There are many ways to build hotel customer loyalty without a loyalty program. Just ask Apple and Airbnb, two of the world’s best-loved brands despite neither offering a loyalty program. Instead, independent hotels should channel resources into offering distinctive, personalized experiences and customized rewards and perks.
10 effective ways to improve guest loyalty
Forget deep discounts and worthless points, here are ten more practical ways for independent properties to build and maintain long-term guest loyalty.
1. Provide an unrivaled guest experience
The more you can distinguish your property from competitors, the more likely your guests will return, spend more money on property, and provide referrals to others. This means providing the quality, service, ambience, and personalized guest experiences that only an independent property can offer.
2. Be consistent
A big reason why travelers are loyal to hotel chains is they promise a consistent, predictable customer experience across properties. While your guests may prefer surprises, they also want to know that their basic needs will be met on every stay. At a basic level, this includes efficient, courteous service, a comfortable room, and fast, reliable technology.
3. Exceed guest expectations
Meeting guest expectations may not be enough. According to Salesforce, 45% of consumers will switch brands if a company doesn’t actively anticipate their needs. Independent hotels need to go above and beyond to anticipate and exceed guest expectations, eliciting emotional responses that will help increase retention rates.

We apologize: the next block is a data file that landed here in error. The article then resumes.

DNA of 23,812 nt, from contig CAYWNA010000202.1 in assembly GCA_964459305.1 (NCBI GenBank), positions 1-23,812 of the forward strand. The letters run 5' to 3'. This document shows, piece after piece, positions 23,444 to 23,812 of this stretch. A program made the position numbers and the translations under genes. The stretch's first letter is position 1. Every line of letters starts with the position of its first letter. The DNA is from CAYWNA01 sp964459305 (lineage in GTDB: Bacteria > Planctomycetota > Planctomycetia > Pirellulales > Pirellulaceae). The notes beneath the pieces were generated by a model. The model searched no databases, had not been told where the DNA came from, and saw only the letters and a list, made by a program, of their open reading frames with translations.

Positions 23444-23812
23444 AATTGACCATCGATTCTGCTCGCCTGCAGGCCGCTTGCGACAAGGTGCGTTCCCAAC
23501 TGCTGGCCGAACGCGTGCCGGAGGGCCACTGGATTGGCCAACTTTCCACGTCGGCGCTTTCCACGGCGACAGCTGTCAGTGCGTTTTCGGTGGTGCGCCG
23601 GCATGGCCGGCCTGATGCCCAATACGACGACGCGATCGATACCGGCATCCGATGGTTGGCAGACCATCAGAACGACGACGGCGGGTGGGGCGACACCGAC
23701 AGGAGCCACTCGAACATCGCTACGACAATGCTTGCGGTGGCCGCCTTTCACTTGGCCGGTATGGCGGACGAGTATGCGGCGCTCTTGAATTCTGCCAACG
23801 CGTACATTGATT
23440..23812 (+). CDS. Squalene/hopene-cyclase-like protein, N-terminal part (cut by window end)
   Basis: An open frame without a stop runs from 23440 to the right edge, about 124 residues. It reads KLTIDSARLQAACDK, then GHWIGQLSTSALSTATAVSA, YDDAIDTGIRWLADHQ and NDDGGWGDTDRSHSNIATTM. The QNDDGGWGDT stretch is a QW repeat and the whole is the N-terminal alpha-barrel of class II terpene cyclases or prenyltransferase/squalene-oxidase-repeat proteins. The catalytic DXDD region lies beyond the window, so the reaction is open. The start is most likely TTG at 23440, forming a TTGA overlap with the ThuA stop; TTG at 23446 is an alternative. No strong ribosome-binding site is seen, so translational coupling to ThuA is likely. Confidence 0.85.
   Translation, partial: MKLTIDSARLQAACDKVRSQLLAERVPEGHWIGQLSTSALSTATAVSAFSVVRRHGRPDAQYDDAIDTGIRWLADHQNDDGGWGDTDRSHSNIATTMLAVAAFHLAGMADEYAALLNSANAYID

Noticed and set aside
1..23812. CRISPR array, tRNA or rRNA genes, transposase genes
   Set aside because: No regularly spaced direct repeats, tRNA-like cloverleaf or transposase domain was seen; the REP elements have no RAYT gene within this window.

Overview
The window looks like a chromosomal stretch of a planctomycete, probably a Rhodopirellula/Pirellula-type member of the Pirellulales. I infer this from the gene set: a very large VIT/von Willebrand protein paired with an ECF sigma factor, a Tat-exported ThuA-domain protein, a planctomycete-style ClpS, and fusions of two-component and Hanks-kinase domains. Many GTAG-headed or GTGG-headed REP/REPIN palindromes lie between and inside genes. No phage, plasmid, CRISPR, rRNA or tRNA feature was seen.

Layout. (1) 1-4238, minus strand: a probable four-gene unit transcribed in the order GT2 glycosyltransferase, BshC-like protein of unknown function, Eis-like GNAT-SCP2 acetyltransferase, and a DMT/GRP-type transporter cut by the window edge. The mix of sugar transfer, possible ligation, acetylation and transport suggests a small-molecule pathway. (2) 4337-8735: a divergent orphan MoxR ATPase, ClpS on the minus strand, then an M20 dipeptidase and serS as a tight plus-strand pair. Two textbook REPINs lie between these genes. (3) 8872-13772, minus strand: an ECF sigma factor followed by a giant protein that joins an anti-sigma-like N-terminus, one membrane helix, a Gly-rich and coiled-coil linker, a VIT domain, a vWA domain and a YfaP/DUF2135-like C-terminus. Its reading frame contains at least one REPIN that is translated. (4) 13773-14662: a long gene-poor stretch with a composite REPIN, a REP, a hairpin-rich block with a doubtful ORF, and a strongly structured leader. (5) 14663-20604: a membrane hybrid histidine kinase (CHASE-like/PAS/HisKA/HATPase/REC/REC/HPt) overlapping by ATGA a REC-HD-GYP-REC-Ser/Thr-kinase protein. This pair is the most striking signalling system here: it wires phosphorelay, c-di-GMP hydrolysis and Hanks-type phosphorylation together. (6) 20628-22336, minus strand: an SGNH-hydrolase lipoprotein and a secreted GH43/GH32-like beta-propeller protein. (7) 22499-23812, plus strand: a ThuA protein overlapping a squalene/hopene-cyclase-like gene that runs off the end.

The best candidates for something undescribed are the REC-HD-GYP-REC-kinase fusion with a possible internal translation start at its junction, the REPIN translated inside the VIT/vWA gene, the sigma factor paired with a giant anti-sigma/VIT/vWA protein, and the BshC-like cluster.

4. Understand your guests
The more you know about your guests, the better you can serve them, and the more likely they will be to return. Be diligent about collecting guest information and recording details in the guest profile. At the same time, be sure to comply with guest preferences and privacy regulations concerning the handling of personal information.
5. Recognize your guests
Frequent guests expect to be recognized, not treated as just another unknown guest. Flag reservations so hotel management and staff know when they’re arriving and can greet them by name. Considering posting photos of frequent guests in the back office.
6. Monitor stay activity
Use the PMS to track stay frequency and spend so you know who your most loyal and valuable guests are. Remember that all loyal guests aren’t of equal value. Those who stay the most frequently, book directly, and spend the most money on property should receive the most preferential treatment.
7. Provide incentives and rewards
Offer incentives to encourage guests to come back and rewards for achieving milestone stays. Incentives are particularly effective in influencing behavior because guests know in advance how they will be rewarded. For example, on the second stay, inform guests that they will receive a free night once they have stayed for a total of 10 nights.
8. Offer a variety of perks & benefits